Measuring Temperature and Humidity in Data Centers

Inside a typical data center.

The modern world relies heavily on the internet and online services. Increasing demand for data processing and storage capacity has led to major companies such as Google, Microsoft, and Facebook investing in new facilities that provide web-based services to an ever-higher number of users.

Data centers are energy-intensive facilities, currently consuming more than 1.3% of the world’s total electricity production. This energy is transformed into heat that has to be conveyed and dissipated away from the equipment racks in order to maintain the correct operating temperature. Cooling and
air conditioning is one of the most important processes in any data
center.

Cooling in Data Centers
Data center cooling can be done in a variety of ways, depending on the location and the local climate. Refrigerant cooling consumes a lot of energy, but its usage can be reduced by taking the climate into consideration when choosing the location for the data center. In dry climates (with a wet bulb temperature of below 10 °C) evaporative cooling is effective at dissipating heat. In cold climates (with a temperature below 27 °C and dew point temperature below 15 °C) direct cooling with dry, cold air can be used. Locations near water offer the possibility to dissipate the heat into the water. Other key considerations include stable political and social conditions, good infrastructure, reliable power distribution, and connectivity to principal data routes.

The Right Temperature
The ASHRAE 2011 guidelines for conditions in data centers recommend an inlet air temperature and humidity envelope of 18 … 27 °C and 25 … 80 %RH (dew point temperature 5 … 15 °C) respectively. In a traditional
setup the equipment room is airconditioned by dividing the equipment into rows (hot aisles) and feeding conditioned, cool air between the rows (cold aisles), usually through the floor. When cool air travels through the
equipment racks from a cold aisle to a hot aisle, it conveys the heat generated by the equipment through the ceiling. Temperature is controlled using a Computer Room Air Conditioner unit (CRAC), which performs both heating and cooling functions (though not simultaneously). For heating, the CRAC recirculates warm air from the hot aisles with cool make-up air; for cooling, incoming air is chilled to achieve the correct temperature.

Measuring Humidity
In addition to temperature, monitoring and controlling the humidity of the equipment room is also critical. Especially in cool climates where air-side economizers are used, the absolute water content of the air is naturally low. The relative humidity of air decreases when it is heated, meaning that it may fall below the desired level. Air that is too dry increases the risk of static electricity and requires additional humidification by means of spray or evaporative humidifiers.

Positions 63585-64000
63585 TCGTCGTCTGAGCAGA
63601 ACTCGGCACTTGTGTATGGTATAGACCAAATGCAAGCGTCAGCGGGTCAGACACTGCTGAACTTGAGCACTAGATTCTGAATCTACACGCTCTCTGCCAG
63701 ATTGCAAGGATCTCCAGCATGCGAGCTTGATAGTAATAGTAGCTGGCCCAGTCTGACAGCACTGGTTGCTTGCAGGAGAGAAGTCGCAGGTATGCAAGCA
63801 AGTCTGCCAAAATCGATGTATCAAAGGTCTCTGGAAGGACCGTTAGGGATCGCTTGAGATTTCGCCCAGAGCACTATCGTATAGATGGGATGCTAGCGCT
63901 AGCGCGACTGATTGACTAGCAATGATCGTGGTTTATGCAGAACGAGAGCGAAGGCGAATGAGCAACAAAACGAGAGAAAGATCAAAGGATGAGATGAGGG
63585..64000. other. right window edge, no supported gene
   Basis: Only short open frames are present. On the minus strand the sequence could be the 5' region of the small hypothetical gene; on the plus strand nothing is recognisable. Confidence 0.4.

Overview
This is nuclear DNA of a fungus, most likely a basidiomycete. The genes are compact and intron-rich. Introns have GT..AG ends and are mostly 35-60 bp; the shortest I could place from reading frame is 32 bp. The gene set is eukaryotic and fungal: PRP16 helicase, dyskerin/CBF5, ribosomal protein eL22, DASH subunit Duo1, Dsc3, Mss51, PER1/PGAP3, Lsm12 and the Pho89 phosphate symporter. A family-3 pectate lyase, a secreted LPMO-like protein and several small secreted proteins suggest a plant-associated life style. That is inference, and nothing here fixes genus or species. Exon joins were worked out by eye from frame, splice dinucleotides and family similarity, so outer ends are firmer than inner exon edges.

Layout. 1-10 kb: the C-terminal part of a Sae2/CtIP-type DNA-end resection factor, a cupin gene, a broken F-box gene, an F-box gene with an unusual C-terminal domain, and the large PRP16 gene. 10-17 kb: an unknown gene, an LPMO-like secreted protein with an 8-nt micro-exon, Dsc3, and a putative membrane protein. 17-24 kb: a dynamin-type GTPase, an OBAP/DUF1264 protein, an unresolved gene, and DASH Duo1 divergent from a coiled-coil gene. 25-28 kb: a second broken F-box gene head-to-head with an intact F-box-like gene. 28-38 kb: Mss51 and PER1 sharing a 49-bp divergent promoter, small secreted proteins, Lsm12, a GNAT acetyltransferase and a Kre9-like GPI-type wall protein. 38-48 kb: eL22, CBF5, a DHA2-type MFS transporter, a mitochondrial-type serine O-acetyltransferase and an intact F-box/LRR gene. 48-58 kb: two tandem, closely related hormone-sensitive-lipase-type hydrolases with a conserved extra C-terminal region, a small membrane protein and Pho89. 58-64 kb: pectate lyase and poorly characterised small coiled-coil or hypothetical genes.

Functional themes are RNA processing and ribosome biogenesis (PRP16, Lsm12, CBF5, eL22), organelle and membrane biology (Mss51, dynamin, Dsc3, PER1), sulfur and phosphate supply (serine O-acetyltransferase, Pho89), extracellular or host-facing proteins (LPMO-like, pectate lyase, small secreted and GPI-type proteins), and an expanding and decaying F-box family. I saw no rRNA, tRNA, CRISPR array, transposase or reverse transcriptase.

Energy Savings Through
Free Cooling When the outdoor temperature exceeds acceptable limits, the incoming air has to be cooled. In order to minimize the need for energy-consuming mechanical refrigeration, cooling can be achieved
by spraying water mist – which instantly evaporates – into the incoming air. When the humidity of the air before and after the humidifier
is known, the control system is able to adjust the humidifiers to ensure maximum adiabatic cooling efficiency while maintaining the relative humidity limits and avoiding possible corrosion problems related to too high relative humidity. In systems where liquid is used as the heat carrier, the coolant may be cooled in cooling towers, which are heat exchangers that employ a similar evaporative cooling principle. Efficient control of a cooling tower requires accurate humidity and temperature measurements, which in turn enable maximum cooling efficiency with minimized energy
usage and also provides a means for monitoring the cooling power of the
tower.

Vaisala HUMICAP®
Reliable Humidity Measurements
Vaisala is a global leader in environmental measurements and has a comprehensive portfolio of products for use in data center facility management. The Vaisala offering includes instruments for measuring temperature, relative humidity, wet bulb temperature, dew point temperature, enthalpy, and weather parameters. The wide range of Vaisala HUMICAP® relative humidity and temperature instruments includes industrial grade and HVAC transmitters that are suitable for use in data centers. Vaisala HUMICAP® sensors are known for their accuracy, excellent
long-term stability, and negligible hysteresis.

Figure 1 below provides an illustration of their long-term stability in outdoor applications.

Figure 1 shows the results of an outdoor test over
a period of six years, from 2008 to 2014.

Glossary:

Dry bulb temperature – Ambient temperature.
Wet bulb temperature – Minimum achievable temperature by means of free (evaporative) cooling. The difference between the (dry bulb) temperature and wet bulb temperature represents the maximum theoretical cooling capacity of an evaporative cooler.
Dew point temperature – The temperature at which saturation is reached at the given humidity level; dew point is relevant where condensation temperatures are concerned.
Relative humidity – The level of humidity with regards to the maximum amount of humidity at a given temperature.
Enthalpy – The total heat energy (sensible heat and latent heat) involved with thermodynamic changes.

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